So my advice to Behringer is to come more with their real own stuff and not yet another copy of yet another retro product.

So how's your opinion about Behringer's Eurorack plans? I guess not too good either? ;-)

Anyway, I guess time will teach us if Behringer's approach (from a commercial point of view) is a good one, somehow I am afraid it is...

Kind regards,


The B. Eurorack? Well, when it was this idea of replicating the 100M stuff, I was rather mixed on the idea. True, the 100M is VERY out of production...but there's the 500 series that Malekko's made for Roland that is a redux of the 100M, with improvements in some cases. And that, I would have a problem with...not that it hurts Roland any, but it would impact Malekko, and those guys don't deserve that. They've done some important work, such as Euro-sizing classic Wiard modules. But at this point, I'm not sure what B.'s plans for modular are; I keep hearing that they're working on things outside of the Roland 100M range, perhaps about 40 different modules. If, of course, any of that's true. But at the same time, their idea of how the 100M form factor worked was utter crap...there are NO multiples of 16 hp that can make up a full row in any of the typical Eurorack cases, not even the 104 hp-er that B. is releasing, so if these new modules go beyond that one panel size, it'd be helpful (maybe). Ultimately, I think there's enough modular circuits out there for use (especially if you have a chip fab line for the CEM chips, which they do) that Uli's designers should be able to come up with a unique line, and not merely a clone. Unless, of course, it's a clone of something unobtainable...which we might see a bit of, since I'd heard of some linkages between B. and AMSynths and their efforts to clone ARP 2500 modules, or the repeated claims that there's "going to be an ARP 2600" from B., something Korg apparently blew off.

As for the SE-II...that's just dumb on Uli's part. It and the SE-IV would technically be under Eminent's patents, which should be quite expired at this point, ergo no licensing issues although credit-where-credit's-due should come into play here. And although the SE-IV is DEFINITELY the version of the Solina that everyone wants, I think the idea here is to kick something cheap out the door to compete with/annoy Waldorf and the Streichfett. Even though I have a Crumar Performer, I've also had an SE-IV, and they're very different creatures, ergo I might've jumped at getting a cheap SE-IV. But not this, and others who know the difference won't jump at it, either.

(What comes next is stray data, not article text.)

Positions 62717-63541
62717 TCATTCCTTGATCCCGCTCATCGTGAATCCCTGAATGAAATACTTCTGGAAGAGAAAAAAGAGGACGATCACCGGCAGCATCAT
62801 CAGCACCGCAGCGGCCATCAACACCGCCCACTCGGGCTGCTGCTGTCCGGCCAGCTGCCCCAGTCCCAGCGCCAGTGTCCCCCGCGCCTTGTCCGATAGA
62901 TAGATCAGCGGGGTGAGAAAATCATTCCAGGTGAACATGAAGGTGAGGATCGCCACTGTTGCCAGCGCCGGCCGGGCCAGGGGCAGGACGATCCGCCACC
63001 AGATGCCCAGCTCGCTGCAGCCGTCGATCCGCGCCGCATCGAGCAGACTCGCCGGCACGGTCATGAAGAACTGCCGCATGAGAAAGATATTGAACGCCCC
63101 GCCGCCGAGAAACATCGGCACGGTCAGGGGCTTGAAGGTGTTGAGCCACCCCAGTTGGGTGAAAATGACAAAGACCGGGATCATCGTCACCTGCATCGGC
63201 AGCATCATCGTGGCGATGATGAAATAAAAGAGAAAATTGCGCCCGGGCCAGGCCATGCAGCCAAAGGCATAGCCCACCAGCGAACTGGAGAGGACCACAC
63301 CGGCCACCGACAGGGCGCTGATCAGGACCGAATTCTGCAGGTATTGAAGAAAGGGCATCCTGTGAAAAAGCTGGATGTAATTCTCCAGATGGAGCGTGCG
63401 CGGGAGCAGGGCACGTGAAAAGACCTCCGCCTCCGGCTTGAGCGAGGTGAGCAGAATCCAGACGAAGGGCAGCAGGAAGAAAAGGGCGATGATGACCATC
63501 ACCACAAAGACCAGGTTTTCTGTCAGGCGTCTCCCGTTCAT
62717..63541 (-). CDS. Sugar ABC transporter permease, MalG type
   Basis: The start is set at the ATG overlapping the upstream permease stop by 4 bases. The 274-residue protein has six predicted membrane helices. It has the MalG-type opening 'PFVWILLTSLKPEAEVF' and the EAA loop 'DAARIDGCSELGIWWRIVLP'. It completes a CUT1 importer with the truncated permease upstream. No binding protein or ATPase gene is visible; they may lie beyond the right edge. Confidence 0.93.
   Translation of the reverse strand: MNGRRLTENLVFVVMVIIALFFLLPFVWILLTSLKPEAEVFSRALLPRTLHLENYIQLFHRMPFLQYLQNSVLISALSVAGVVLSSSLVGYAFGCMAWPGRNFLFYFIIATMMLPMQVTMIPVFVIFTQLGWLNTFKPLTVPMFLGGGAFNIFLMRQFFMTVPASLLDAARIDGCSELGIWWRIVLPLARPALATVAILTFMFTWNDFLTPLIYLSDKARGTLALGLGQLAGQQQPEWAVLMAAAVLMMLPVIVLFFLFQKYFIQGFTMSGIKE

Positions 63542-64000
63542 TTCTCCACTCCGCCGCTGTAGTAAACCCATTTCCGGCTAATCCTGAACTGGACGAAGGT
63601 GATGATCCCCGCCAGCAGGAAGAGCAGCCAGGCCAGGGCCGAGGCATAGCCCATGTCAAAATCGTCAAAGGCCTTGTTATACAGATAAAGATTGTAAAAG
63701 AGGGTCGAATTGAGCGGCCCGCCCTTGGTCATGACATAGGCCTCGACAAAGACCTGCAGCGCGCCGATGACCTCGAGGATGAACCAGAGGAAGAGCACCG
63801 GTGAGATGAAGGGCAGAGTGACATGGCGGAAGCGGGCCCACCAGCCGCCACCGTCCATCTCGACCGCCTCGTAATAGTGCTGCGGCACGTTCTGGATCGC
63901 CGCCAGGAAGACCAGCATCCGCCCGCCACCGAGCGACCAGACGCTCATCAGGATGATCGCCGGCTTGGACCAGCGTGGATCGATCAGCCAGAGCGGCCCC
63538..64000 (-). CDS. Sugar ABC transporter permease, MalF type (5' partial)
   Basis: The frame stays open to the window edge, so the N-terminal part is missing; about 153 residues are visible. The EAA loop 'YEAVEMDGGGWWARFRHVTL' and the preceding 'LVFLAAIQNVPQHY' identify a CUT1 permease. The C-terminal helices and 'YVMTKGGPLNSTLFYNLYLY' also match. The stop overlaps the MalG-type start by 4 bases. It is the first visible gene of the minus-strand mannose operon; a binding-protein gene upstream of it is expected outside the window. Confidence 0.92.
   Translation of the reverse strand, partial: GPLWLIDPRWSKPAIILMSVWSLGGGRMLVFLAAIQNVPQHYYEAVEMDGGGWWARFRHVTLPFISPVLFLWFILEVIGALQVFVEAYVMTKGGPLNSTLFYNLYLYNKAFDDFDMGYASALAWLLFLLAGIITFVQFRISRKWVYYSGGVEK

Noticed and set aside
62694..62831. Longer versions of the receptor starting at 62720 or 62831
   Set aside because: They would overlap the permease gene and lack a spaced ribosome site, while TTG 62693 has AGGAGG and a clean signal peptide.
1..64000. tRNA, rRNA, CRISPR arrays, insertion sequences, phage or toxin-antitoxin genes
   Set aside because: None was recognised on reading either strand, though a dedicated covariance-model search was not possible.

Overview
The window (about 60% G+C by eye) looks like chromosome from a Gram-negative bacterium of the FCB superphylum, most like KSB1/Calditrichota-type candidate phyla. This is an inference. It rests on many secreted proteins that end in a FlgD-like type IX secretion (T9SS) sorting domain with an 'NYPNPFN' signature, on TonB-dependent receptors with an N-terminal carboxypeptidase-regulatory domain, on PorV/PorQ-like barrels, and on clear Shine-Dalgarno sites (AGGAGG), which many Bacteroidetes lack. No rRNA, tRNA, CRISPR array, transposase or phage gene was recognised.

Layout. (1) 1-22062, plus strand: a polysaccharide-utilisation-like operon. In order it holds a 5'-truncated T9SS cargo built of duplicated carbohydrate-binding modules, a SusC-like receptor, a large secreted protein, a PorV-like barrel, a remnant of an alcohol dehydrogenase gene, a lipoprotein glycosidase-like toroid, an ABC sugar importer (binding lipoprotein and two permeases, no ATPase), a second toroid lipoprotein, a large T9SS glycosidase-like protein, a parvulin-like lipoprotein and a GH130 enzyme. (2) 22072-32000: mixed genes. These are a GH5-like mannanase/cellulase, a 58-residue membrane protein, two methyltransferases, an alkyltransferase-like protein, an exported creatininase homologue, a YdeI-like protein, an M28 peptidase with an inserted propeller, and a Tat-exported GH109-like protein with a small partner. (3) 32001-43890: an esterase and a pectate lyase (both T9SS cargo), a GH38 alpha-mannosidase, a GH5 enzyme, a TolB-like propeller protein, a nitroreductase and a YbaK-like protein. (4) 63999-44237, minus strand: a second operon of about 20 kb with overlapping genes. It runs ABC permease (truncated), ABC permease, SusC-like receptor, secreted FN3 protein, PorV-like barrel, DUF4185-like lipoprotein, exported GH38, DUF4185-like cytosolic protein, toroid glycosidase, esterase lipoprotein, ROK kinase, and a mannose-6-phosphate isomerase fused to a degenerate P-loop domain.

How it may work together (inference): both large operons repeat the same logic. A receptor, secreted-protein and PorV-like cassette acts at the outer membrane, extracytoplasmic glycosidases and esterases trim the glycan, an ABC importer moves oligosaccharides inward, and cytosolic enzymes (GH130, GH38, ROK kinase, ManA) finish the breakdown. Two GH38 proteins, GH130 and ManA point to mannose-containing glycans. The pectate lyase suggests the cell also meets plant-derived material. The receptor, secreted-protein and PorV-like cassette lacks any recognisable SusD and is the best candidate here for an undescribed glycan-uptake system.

Then there's the "theft" reissues...the Model D, the MS-20, the Odyssey. All of these are, in some way, active products. And the Model D is something of an iconic device for Moog, even if all of the patents have expired. It's nice to have the ability to get a cheap Minimoog, I suppose...but I have some issues with the ethics of that as far as how Uli's opted to deal with it.

Fair enough and thanks a lot for the insight information!

Regarding that B. Eurorack stuff, let's see if any of that is going to come and then let's have it tested at our dealers ;-)

y advice to Behringer is to come more with their real own stuff and not yet another copy of yet another retro product.

So how's your opinion about Behringer's Eurorack plans? I guess not too good either? ;-)

Anyway, I guess time will teach us if Behringer's approach (from a commercial point of view) is a good one, somehow I am afraid it is...

Kind regards,

-- GarfieldModular

They are definitely swinging in that direction. They just hired at least one of Korg's Japanese engineers with the thought of working on new products (synths and samplers) at Music Tribe Japan. One of the original developers of the MS-20 according to the article. Funny enough they just came out with the K-2 aka the Borg MS-20.

Hey Ronin1973,

Thanks a lot for sharing that link, interesting news. Let's hope with that move that Behringer indeed will move to more of "their own stuff" (i.e. Hiroaki Nishijima's stuff), to me that looks like a positive step forwards.

I can't wait for the K-2 to be at my dealer to have it tested there; will check tomorrow if they have already a demo unit. I am still waiting for the Pro-1 too :-)

Kind regards, Garfield.

Pro-1's going to be a while, according to my contact at Sweetwater. They know it's in "pre-production", but aside of that Uli's not supplied a release date or even a final MSRP. It could drop next month...or next year. Who knows?

Meanwhile....ahhhh...HYDRASYNTH. Why wait for Uli to reissue the past when the future is on pre-order and set for November delivery? ;-) Future apparently seems to built like a brick s**thouse, too...same sort of steel + heavy aluminum endcheek construction that my JP-6 has. And yes, you gotcher CV/gate jacks right there on the front panel, so it likes modular just fine. You can even input modulation signals via two dedicated mod-ins (which now makes me wonder what happens if you unleash a Maths on this thing).

Hi Lugia,

Interesting that Hydrasynth, especially those CV/gate jacks on top, though a bit big one for the space I have left (close to zero I am afraid). Let's see once it gets released if it can convince me :-)

Kind regards, Garfield.